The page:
Following the 6.3 magnitude earthquake that struck Canterbury on 22 February 2011, KiwiRail suspended the train, replacing it with a bus service until 10 April 2011.[6] They announced that it would return on 15 August 2011[7] under its original name, the Coastal Pacific.[8] Since 2013 the train has been run as a seasonal service, serving the peak tourist season between about September to April, with no services in the winter months, to offset operating losses.[9]

The 7.8 magnitude North Canterbury earthquake on 14 November 2016 caused numerous landslides that destroyed parts of the railway line in the Kaikoura district. KiwiRail suspended the train service, which had been due to operate until May 2017, for the rest of the 2016–17 season.[10] It was announced on 1 August 2018 that the service would resume on December 1.[11][12]

Route and stationsEdit

The train runs daily between Christchurch and Picton, stopping at Rangiora, Waipara, Mina, Kaikoura, Seddon and Blenheim,[13] along the Main North Line. It was introduced on Sunday, 25 September 1988 and took 5 hours 20 minutes. In the present timetable the northbound journey takes 5 hours 13 minutes, the southbound 5 hours 21 minutes.

Rolling stockEdit

From 1982 until 1988 the Picton Express and the Greymouth and West Coast Expresses shared a pool of 12 former second class NZR 56-foot carriages and guard's vans with six 50-ft wooden box wagons/parcel vans, all painted bright red with wall-to-wall carpet, fluorescent strip lights and later, a new design of seat from Addington Workshops. Cars with luggage space seated 46, passenger-only cars seated 52.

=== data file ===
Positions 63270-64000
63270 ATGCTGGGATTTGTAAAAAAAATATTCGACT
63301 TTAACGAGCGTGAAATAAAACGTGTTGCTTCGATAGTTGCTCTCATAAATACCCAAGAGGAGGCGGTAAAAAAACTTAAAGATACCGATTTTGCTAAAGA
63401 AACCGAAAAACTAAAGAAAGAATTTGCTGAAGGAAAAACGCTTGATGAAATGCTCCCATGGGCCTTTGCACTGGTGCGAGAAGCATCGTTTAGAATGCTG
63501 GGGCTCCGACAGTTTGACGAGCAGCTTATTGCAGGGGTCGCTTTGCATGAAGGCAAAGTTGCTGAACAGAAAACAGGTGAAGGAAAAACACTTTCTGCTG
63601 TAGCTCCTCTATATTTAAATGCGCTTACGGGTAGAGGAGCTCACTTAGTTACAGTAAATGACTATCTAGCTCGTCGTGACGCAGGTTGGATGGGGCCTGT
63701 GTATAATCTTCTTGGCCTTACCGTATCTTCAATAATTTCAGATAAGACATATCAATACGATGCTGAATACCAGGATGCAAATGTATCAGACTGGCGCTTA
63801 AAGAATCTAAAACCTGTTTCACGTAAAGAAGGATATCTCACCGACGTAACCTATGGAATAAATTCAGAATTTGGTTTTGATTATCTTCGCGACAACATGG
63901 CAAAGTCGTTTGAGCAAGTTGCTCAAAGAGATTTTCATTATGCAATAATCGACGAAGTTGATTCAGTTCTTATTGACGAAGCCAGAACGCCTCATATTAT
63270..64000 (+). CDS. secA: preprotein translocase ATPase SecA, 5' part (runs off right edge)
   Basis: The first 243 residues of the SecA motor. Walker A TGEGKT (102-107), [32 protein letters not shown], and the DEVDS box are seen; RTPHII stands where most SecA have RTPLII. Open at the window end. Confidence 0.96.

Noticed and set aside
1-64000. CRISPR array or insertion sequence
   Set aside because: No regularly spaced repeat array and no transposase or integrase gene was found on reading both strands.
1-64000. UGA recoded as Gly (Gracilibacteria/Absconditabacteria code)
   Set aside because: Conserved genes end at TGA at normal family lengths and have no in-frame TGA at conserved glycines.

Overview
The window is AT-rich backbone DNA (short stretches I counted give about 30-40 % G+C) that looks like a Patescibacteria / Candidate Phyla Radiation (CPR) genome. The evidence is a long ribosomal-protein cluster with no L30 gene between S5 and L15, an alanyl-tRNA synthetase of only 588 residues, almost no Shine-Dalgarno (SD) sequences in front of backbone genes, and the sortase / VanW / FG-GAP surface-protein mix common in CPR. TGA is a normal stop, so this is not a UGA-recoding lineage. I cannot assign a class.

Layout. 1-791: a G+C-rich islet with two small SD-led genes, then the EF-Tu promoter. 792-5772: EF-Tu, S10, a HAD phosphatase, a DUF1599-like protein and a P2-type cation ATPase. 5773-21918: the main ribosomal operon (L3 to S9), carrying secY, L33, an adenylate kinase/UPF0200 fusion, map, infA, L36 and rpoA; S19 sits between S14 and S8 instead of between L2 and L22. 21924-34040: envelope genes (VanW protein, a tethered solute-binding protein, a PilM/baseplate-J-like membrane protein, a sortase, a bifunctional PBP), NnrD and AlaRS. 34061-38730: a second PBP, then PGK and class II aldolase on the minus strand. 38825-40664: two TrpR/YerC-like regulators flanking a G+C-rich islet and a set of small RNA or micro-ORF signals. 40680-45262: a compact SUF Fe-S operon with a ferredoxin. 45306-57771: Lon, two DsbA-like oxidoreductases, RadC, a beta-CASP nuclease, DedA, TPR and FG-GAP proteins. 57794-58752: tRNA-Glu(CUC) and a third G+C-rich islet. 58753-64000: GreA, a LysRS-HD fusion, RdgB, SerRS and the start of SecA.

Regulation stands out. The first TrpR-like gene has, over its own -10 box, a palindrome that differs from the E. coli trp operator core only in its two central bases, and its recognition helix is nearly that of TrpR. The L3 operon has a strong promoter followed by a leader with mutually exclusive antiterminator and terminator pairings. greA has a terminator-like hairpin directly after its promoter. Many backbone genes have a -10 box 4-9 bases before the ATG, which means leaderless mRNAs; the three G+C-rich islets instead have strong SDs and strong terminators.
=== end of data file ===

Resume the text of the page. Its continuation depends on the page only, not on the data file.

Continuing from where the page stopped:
In 1984–1985, while the cars were being fitted with new seats, three Southerner cars and a modular van for baggage were used.

The TranzCoastal crossing the double-decker rail and road bridge near Seddon in April 2007

Refurbishment of serviceEdit

In 1987, due to the need to re-equip the deteriorating yellow Northerner trains, cars were reallocated and refurbished to cover.

With this change, the last three original Southerner day cars remaining were refurbished to the same design as the three "big window" cars on the TranzAlpine and the sole Connoisseur car. Two cars seated 51 each in the seats designed by Addington Workshops, which were reupholstered and re-arranged, alcove-style, around tables. The third car became a 31-seat servery/observation car fitted out similarly to its TranzAlpine counterpart, but with detail differences in the buffet counter area. A Mitsubishi – built FM/AG van was fitted with an 11-kW petrol generator at the handbrake end for power/baggage duties.

The new Coastal Pacific became a favourite with travellers, but it did not attract the same level of popularity as the TranzAlpine. In 1993, a "backpackers" car (a former red Picton – Greymouth car with luggage space at one end) was introduced, for a cheaper option. This premise proved popular, as did adding up to five wagons authorised to travel at 100 km/h conveying priority freight for the North Island or deep South.

In the early 1990s, the cars were equipped with pressure ventilation like the Bay Express cars and the TranzAlpine rear observation car.

Connoisseur serviceEdit